The first project I picked was building video filters in the app. The north star metric was simple and straightforward — increase user engagement. ‘Filters’ was something the team was curious to build-out for a while now, and entrusted me with driving this from the ground up. Surfacing in the main experience of the app, this challenge was really exciting. My strategy in approaching this was to build upon from my learnings in design — Determine why are we building this. Identify user demographics. Establish where to surface in the app. Estimate the impact. After a fairly intense process of researching, ideating on the design, hypothesising the metric bump, and estimated dev impact, I drafted (my first ever) spec document. Before kicking off the feature with the teams, I decided to run it by the PM group and get some initial insights. Comments and suggestions starting pouring in, from considering backend details to novel ways of instrumenting the data. It dawned upon me that there were multiple essential touchpoints crucial in building products I hadn’t considered, segments that aren’t generally part of a general design process. To assist me with a direction, my mentor Bushra assisted me with putting together these missing pieces. We discussed at length about how to balance between hygiene and ambitious details, prioritisation techniques, when and where to conduct A/B tests, and most importantly scoping. The biggest learning from this exercise was the underrated skill of breaking down a mammoth task into small chunks. Setting mini-milestones and tackling them piece by piece lent in structure and made the process much smoother. The filters project involved immense collaboration with design, engineering, and analytics. From being a data noob, I became the person who kept a close eye on the company’s core metrics on a daily basis. I don’t want to let out too many details, so do keep an eye out for some fun filters on the Airtime app!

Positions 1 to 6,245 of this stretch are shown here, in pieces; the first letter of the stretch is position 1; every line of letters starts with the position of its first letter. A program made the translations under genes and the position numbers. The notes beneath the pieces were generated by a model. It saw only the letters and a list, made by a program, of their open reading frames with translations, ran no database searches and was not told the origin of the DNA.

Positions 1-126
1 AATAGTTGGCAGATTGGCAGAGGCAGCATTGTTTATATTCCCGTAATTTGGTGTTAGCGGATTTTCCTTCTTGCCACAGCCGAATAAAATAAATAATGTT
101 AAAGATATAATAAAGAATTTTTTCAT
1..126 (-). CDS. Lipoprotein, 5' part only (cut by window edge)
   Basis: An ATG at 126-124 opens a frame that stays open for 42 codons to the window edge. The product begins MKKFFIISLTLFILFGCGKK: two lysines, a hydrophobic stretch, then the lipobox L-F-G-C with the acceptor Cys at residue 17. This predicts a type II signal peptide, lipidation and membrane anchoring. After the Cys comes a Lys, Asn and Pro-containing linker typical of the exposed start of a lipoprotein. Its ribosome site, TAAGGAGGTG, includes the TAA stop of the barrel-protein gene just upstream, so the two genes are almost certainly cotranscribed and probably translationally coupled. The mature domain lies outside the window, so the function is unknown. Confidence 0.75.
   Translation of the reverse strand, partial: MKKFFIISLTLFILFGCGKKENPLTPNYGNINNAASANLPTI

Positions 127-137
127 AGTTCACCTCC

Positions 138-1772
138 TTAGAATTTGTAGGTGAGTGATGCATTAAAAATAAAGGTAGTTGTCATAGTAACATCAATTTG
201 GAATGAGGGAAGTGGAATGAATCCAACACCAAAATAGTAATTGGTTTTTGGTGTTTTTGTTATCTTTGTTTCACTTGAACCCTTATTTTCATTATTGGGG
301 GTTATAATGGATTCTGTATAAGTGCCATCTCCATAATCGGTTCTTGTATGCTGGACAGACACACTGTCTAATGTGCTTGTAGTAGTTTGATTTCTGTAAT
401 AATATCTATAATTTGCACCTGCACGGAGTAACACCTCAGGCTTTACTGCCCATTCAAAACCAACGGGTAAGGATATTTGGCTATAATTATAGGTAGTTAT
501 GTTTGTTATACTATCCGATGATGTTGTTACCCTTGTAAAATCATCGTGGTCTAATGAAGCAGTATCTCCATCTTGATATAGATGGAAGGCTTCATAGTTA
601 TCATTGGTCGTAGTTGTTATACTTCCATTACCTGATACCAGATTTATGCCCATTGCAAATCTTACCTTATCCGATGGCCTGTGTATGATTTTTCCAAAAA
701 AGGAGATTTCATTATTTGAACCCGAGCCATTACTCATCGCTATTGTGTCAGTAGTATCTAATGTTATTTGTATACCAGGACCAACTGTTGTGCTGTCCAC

In a month, I had wrapped up two more app features and then entered into the second phase of my internship. Airtime was transcending into a web-version, and I had the opportunity to work with the Airtime Web team. Building features inside a polished product was one thing, but building an entirely new experience on a different platform felt like launching another startup of its own. With a stringent timeline in place, and a brand new team entirely dedicated to this project, I was ready to embark on this new challenge. Every week commenced with a 5-day agenda with regular check-ins with design and engineering. The process of building the web MVP involved working on anything and everything that was necessary for the project — testing iterations, working with the designers to create journey maps, instrumenting web events in the backend or even adding tasks to JIRA. I was part of the daily syncs and partook in the product, strategy, and go-to-market discussions. From its inception to releasing the staging build, I witnessed one of the fastest spring cycles I’d ever been a part of.